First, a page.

I agree with Heather that you should also post on the Special Education forum on this site. The ladies who moderate that site as well as the parents there have a great deal of knowledge when it comes to school issues.

    by the way, I've never heard of suspension for refusal to do work, disrespect, etc. Especially out of a contained room. These teachers are trained & licensed (at least in our state) to teach children with emotional & behavior issues ~ that's their specialty.
  9. SomewhereOutThere

    SomewhereOutThere Well-Known Member

    I'd post on Spec. Ed 101. If a school can't accomodate a student, they have to send him elsewhere AND pay for it. But I'd also re-evaluate him. He sounds like he could be on the high functioning end of the autism spectrum, and they may have missed the boat completely. Has he ever seen a neuropsychologist? Kids on the autism spectrum do not "get" social norms and often appear to be cold and lacking in empathy and, due to communication deficits, they can get very frustrated and act out and are easily misdiagnosed. I would get another opinion and go to a neuropsychologist--they understand ALL disorders and will test him in all areas. Does he have any social skills? Did he have any early speech or motor delays or play in an odd way (such as lining up cars) or focusing on lightbulbs. Did he ever echo? At the same time, did he read very early (like age two) and does he speak like a Little Professor? Sadly, often kids are labeled emotionally disturbed or "bad" when they are misdiagnosed. My son was wrongly diagnosed until he was 11 years old. The NonVerbal Learning Disorder (NVLD) is kind of a red flag for me. I have one myself and I know it CAN be a screaming siren for Aspergers Syndrome or Pervasive Developmental Disorder (PDD)-not otherwise specified and those disorders need specific, special interventions (NOT behavioral classes). Can't hurt to see something who is well schooled in all parts of the spectrum. Psychiatrists usually are not, therapists are worse, schools are clueless. Perhaps, sadly, even after all the money you spent, he is seeing the wrong kind of specialists--behavioral therapists, psychiatrists, social workers, counselors, etc.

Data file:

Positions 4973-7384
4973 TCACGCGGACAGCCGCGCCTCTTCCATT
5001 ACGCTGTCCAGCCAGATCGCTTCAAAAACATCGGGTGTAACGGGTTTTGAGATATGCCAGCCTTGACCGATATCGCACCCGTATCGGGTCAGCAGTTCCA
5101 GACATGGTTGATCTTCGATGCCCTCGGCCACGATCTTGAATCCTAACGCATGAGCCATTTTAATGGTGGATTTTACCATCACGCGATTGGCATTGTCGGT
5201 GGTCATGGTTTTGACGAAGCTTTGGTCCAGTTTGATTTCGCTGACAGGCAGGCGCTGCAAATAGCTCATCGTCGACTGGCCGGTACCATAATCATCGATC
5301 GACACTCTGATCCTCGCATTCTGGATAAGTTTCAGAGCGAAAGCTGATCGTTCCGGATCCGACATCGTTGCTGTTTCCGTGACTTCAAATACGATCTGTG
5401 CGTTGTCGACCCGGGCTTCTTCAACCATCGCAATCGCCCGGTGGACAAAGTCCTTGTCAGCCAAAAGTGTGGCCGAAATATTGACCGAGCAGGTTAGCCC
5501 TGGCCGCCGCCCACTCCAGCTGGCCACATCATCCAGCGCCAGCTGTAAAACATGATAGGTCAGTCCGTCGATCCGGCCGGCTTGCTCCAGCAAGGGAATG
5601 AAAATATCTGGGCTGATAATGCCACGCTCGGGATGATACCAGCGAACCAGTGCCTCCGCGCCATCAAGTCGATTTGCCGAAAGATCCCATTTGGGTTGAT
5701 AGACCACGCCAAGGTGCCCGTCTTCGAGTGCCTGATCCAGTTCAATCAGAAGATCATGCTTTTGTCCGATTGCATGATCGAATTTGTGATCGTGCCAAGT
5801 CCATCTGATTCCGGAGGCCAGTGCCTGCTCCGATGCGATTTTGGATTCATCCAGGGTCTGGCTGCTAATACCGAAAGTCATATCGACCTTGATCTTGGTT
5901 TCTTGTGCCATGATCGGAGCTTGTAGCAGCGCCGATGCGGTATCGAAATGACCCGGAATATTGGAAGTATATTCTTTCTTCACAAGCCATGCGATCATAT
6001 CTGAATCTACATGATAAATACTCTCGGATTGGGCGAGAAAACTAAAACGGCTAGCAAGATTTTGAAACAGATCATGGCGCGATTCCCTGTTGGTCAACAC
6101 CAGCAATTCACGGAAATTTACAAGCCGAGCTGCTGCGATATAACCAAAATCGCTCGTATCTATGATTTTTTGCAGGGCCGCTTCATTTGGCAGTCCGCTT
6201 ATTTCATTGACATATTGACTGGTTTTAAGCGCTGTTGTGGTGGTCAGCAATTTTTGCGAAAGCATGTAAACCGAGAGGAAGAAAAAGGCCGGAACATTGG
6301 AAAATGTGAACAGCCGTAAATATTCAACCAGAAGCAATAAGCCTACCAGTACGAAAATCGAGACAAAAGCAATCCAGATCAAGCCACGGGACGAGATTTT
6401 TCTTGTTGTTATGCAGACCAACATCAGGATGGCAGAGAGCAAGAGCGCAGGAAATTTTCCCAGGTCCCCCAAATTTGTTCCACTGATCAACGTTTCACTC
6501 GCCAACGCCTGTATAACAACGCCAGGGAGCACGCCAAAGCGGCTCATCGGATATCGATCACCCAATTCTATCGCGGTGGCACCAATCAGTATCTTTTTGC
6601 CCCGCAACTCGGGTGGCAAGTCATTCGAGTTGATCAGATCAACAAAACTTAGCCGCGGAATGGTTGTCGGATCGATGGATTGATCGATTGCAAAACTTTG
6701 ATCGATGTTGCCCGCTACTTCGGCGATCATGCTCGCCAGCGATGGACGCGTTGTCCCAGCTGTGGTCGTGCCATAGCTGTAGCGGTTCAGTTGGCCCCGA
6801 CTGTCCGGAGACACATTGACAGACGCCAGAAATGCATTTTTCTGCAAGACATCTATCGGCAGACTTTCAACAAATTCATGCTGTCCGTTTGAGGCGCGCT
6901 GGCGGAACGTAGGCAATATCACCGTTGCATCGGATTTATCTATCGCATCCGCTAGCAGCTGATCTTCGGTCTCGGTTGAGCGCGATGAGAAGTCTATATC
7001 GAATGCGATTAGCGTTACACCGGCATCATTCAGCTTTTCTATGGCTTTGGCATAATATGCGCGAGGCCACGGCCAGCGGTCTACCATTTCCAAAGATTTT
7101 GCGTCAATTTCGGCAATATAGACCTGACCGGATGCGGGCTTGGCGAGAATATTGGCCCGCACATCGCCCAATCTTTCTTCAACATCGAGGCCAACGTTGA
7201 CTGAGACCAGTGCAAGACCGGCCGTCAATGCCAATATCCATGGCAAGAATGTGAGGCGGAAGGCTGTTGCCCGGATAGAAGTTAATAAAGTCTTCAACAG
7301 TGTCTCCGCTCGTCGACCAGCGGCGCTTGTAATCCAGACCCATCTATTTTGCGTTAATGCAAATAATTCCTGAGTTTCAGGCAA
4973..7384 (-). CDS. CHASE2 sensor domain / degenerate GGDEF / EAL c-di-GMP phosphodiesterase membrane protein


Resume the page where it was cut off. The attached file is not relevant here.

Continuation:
Please post in Special Education 101 as well. Good luck.
  10. Ropefree

    Ropefree Banned

    The disability right for a free appropriate education and achieving the componants for that are what you are after.
    Schools will and do insist that they "can not" sighting disiplinary issues and safety of the others ..teachers, students ect.
    Meanwhile the out of control learner is having a two fold damaging process
    #1)self esteem is being beat to a pulp.
    #2)child is learning to control others with inapproprate behavor.
    Get a crissis intervention in place with the treating child adolescent psyciatirist, the district school psycologist, the Special Education department head throught the super intendents office or the state administrative office.
    The main thing is the child needs to be in the correct treatment medically and also to have the correct environment for learning. May need an aide in the class.
    Next the plan for the school has to make the adults teaching responsive to the IEP. It is not ok for the adults, the teachers, to admire the Special Education learners problems and then fail to or to pursue an accomidation.
  11. klmno

    klmno Active Member

    HI! I agree with MWM about having him re-evaluated- and if you can afford it, it sounds like complete neuropsychologist testing done privately would be a good idea. This varies, I guess, from place to place, but around here there is a difference between "day treatment" and "therapeutic day school". Day treatment means more of a therapeutic setting- with educational consultants and tdocs and psychiatrists available who actually manage the mental health care as well as the educational aspect. Once they find the right "mix" that works for your difficult child, they get it established in the iep and get the kid back into a mainstream school, if possible. This is VERY difficult to find and get where I live.

    Conversely, here "therapeutic day school" are the ones where they send all kids with behavior problems. The sd tried to send my son to one once but I stopped it once I found out that it was for the kids that throw chairs across the room and were mostly uncontrollable and that for bipolar kids who did not act that way, this was a horrible idea and it can make them worse. Also, I learned that most of those students never go back to mainstream schools, whether in Special Education classes or not.

    So, I would suggest a thorough check into what schools are available in your area and check out individual schools before pushing for a particular one. Also, I'm going thru a situation with my son right now where I can't get him to school. I have decided to skip the option of a different school setting while keeping other things as they are because I don't see how that will help get him to school.

    That might not have anything to do with your situation, I just thought I'd throw it out so you can think about all aspects. If the problem is his unhappiness at school, then changing schools might be a good idea. I don't think that is the case with my son- at least, I don't think another school would make him any happier than the one he's in already.

    But, it did take a lot to get people at school on board with supports and encouragement and having an attitude of "working with" rather than dictating. I guess I'm just suggesting that you think about the specifics of each contributing factor and try to pinpoint what might be holding him back from reaching his potential.